The Safe City Commission identified several goals to be addressed by five subgroups at its regular meeting on Monday. These teams will work outside of the regular commission gatherings, scheduled to occur twice a month before making final recommendations to the City Council in April.
Chairman Michael Buscetto arranged the groups members based on an e-mail sent out to the commission. The teams focus on direct action, which aims to conduct focus groups to understand the needs in the community; a data, research, and evaluation team to examine existing information to help guide what work the commission should do; a scope, perception and consequence team to examine how serious violence in the city is and identify what measures may be used to control it; a programming team to identify existing resources and determine the needs of youth in job skills training as well as after-school and mentoring programs; and a communications team to represent the commission and develop its message.
The commission was after Buscetto, a city councilor, proposed the group as a way of identifying problems in the city and actionable ways to address them. The proposal was a response to the arrest of six teenagers, who are accused of murder and accessory to murder in the Oct. 29 homicide of 25-year-old Matthew Chew.
The idea of a curfew, floated as something to be discussed by the scope, perception and consequence team, brought some discussion on Monday. Tommie Major, director of the , said youth programs must be made available if a curfew is put into place.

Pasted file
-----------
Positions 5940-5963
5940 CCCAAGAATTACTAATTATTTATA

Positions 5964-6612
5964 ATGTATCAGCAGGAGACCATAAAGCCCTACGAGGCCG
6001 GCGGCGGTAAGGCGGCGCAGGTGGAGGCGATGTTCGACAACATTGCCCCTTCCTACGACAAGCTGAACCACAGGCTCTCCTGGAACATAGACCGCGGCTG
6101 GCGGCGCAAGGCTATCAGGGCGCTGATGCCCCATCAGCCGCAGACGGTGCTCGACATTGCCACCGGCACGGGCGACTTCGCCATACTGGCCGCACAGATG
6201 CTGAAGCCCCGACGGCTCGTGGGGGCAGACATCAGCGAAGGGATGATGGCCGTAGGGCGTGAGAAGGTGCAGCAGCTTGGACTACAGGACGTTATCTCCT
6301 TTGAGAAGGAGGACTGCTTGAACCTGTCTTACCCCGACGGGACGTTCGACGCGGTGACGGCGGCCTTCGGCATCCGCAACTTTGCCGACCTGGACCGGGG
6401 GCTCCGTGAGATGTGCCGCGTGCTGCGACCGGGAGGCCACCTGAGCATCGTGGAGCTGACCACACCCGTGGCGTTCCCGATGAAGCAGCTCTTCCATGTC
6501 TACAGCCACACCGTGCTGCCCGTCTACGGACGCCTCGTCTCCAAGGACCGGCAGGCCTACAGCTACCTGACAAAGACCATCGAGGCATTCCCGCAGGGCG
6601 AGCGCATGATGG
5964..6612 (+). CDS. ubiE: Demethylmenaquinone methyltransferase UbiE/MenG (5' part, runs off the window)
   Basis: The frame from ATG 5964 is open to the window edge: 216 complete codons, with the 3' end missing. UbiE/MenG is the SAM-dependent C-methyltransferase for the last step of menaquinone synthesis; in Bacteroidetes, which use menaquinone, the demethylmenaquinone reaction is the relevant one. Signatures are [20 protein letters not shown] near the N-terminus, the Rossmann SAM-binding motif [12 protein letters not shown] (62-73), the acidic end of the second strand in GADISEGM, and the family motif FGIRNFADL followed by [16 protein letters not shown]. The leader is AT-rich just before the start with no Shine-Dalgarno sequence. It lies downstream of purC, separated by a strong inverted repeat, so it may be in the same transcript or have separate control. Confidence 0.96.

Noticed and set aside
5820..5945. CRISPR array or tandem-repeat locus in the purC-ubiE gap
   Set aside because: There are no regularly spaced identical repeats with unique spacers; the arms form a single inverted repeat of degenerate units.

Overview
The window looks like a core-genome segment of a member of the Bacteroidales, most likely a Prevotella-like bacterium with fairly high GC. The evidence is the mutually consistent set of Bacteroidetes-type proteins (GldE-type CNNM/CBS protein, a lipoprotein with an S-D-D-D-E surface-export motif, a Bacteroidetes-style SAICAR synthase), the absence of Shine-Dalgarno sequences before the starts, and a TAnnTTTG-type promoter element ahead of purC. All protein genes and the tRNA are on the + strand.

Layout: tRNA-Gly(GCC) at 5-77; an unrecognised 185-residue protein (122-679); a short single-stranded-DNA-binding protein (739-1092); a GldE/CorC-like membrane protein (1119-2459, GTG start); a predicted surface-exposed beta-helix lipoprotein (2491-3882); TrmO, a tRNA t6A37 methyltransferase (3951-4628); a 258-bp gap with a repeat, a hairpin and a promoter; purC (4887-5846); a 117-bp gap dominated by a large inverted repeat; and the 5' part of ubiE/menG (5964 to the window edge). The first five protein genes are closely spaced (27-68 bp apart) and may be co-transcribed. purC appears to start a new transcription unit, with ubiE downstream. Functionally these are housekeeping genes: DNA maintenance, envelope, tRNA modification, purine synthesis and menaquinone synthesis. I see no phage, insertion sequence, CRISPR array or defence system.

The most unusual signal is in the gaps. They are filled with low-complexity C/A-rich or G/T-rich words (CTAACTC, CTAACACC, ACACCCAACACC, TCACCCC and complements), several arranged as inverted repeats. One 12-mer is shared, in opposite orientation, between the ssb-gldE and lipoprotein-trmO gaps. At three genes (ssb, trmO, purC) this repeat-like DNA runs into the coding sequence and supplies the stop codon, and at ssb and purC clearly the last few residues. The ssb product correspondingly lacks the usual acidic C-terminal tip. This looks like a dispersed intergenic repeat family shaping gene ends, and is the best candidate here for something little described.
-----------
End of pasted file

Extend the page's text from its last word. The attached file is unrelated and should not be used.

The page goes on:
“If we’re going to suggest a curfew, there has to be some type of alternative,” he said.
Capt. Bill Ditman of the said he believes the city should have established a youth crisis center several years ago as a place for officers to take children. He said children picked up by police are usually returned to their homes, and that parents often aren’t there.
“Some of these kids don’t even eat,” said Ditman. “I see cops taking money out of their pocket and buying Subway stuff for them. These are big issues.”
After initial discussions, the teams reported their immediate plans to the commission. Laurel Holmes, director of ’s Community Partnerships and Outreach program, said only two of the data subgroup’s four members were present and that it would meet again to firm up a plan. She said their initial goal will be to find what they hope to achieve and what the best practices are.
Tommy Thompson, principal of , said the programming subgroup will identify available resources through the Community and Campus Coalition. He said the group will also identify ways to prevent youth violence from occurring as well as intervention methods for students who have been involved in incidents.
Jeanne Milstein, Child Advocate of the State of Connecticut, said the communications subgroup needs to combat a negative perception of the community and let the public know it is a “safe and vibrant city.” She said this effort will involve distribution of crime statistics and getting young people involved in the commission.
Chris Soto, who is heading the newly formed , said the direct action subgroup will match members with communities and determine how many focus groups will be scheduled for community input.